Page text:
Channel 4 presenter of Location, Location, Location and Love it or List It to join charity’s epic ski tour challenge in Verbier, Switzerland
Phil will join Rob Ritchie (pictured), whose five year old son Toby, has a low grade brain tumour and 38 others to scale the height of Everest on skiis in just four days from 26 February.
In 2015, Rob and 13 of his friends and family travelled to the Swiss village of Verbier where they took on the very first Everest in the Alps – by skiing a gruelling 8,848 metres uphill, the height of Everest.
The group raised an incredible £3million, helping fund the creation of The Everest Centre for research in Germany – a leading research centre into paediatric low grade tumours which opened in June 2017.
Everest in the Alps: the second ascent, which was inspired by Rob, is a demanding challenge that reflects the mountain his son, Toby, still has to climb in his fight against the disease.
Phil said: “Something that really resonates with me is talking about Toby’s Everest and the challenges he faces. For us, this is our big challenge. I know I will never take part in such a physical challenge as big as this so it is my personal Everest.
“It’s a really interesting challenge, it’s unique. When you tell people they’re immediately curious, not that they can really picture what 5.5 miles vertical actually looks like, or indeed might feel like, to try and climb.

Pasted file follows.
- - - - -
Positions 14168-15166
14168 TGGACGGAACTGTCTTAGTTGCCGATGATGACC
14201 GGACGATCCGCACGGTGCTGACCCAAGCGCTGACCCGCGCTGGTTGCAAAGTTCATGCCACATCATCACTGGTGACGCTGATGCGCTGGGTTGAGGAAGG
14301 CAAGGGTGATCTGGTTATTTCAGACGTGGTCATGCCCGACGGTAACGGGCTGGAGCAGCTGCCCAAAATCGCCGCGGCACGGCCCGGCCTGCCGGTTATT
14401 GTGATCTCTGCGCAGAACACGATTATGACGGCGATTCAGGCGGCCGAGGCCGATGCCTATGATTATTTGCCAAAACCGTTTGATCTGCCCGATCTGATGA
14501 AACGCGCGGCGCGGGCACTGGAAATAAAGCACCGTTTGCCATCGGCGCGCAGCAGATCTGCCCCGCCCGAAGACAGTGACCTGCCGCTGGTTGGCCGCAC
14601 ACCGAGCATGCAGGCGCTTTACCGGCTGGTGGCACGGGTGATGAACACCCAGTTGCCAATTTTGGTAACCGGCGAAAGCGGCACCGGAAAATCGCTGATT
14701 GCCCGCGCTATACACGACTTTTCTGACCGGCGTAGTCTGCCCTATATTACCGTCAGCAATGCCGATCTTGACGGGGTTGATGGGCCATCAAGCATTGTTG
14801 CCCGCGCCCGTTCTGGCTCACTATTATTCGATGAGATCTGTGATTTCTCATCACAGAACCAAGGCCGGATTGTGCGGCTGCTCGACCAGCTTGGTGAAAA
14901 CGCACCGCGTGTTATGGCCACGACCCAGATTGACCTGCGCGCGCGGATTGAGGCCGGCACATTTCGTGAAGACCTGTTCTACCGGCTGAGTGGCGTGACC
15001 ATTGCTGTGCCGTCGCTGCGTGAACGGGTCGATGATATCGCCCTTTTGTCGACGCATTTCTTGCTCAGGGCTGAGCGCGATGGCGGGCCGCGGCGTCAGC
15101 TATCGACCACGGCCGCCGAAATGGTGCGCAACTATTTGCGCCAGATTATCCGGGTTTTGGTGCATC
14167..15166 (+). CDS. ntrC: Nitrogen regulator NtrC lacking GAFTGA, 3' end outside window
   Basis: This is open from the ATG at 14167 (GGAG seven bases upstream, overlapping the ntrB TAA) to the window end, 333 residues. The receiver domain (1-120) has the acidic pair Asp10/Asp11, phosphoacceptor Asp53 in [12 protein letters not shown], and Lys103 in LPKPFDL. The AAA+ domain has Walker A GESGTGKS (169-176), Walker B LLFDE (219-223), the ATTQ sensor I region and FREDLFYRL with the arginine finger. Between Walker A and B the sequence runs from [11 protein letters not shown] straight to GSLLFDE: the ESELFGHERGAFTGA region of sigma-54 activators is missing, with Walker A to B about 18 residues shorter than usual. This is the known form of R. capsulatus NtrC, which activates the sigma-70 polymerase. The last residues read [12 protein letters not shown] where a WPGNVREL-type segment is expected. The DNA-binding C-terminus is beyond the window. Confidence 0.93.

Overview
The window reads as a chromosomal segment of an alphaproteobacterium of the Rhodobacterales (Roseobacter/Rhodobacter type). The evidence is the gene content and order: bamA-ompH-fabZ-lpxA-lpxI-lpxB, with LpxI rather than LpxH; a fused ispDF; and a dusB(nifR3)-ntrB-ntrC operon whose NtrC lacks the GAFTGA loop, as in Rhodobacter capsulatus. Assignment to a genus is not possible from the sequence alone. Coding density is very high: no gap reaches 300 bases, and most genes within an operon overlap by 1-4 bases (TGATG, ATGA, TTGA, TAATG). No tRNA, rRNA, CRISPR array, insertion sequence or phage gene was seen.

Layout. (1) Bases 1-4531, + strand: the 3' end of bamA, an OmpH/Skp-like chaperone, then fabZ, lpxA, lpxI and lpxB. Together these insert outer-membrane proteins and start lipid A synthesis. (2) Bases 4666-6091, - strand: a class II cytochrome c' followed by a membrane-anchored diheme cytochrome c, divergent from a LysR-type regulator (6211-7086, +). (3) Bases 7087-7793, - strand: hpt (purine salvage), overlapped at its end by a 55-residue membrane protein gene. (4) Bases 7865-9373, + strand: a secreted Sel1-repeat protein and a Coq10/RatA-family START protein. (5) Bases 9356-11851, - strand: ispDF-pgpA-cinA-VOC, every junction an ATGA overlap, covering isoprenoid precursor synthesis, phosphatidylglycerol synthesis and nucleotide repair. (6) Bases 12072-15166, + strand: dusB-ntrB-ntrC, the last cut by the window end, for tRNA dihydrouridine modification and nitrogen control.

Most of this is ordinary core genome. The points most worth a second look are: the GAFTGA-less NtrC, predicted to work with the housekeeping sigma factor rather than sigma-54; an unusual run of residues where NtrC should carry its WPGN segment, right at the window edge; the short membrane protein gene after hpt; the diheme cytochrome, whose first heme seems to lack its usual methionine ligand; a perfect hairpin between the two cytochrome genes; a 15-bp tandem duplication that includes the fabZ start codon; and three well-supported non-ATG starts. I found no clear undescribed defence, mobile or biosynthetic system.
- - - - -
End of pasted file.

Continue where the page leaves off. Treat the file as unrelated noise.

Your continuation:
“There’s no hiding – this is going to be extremely tough.”
“It’s challenging on many levels. It’s not just being able to do that amount of exercise for that amount of time it’s all the food you have to eat because you’re burning fat all the time, you use a lot of energy. You’ve got all the kit. It’s constant.”
“Everest in the Alps will make a difference for The Everest Centre and for vital research that just wasn’t there before.”
The challenge of the training
The four-day challenge will test all skiers to their limits. They’ll be ascending over 2,500 metres every day to reach their target, burning off the equivalent calories of running several back-to-back marathons on each of the four days.
Along the route, the team will be spending the nights in mountain huts, giving them a basic but well-earned rest and a chance to gather their strength. Early starts mean that they have to be back on the slopes at 6.30am each morning.
Training has been tough in itself. The vertical nature of the challenge will present Phil with the biggest challenge, says Rob. It’s just not something most people are even remotely used to. Over the last few months, Phil’s been using a specialized Versaclimber machine to get in shape.
“I keep saying to myself I’ve still got a few weeks and you can do a lot but I’m still very nervous about the whole challenge.
“When I was invited my initial thought was, yeah this is a great cause and then I tried to find out more about it and I had five days of thinking: ‘Can I do this?, Am I physically fit enough?, Can I get into shape?’
“I started jogging, making some improvements to my fitness but then when the website went live with all the facts and what exactly would be involved, I nearly cried. I thought ‘Oh my god, what have I done!'”
The impact of the second ascent
Funds raised by Phil, Rob and all the teams will go to The Everest Centre, financed by The Brain Tumour Charity with a global remit to research new treatments.
The centre will fund several, vital research projects that will help us understand more about low grade paediatric brain tumours and trial new treatments.
Globally over 26,000 children have a low grade paediatric brain tumour and every year in the UK another 300 children are diagnosed. The location of low grade tumours in the brain often make them only partially operable.
Head over to the Everest in the Alps website for more about the challenge: www.everestinthealps.com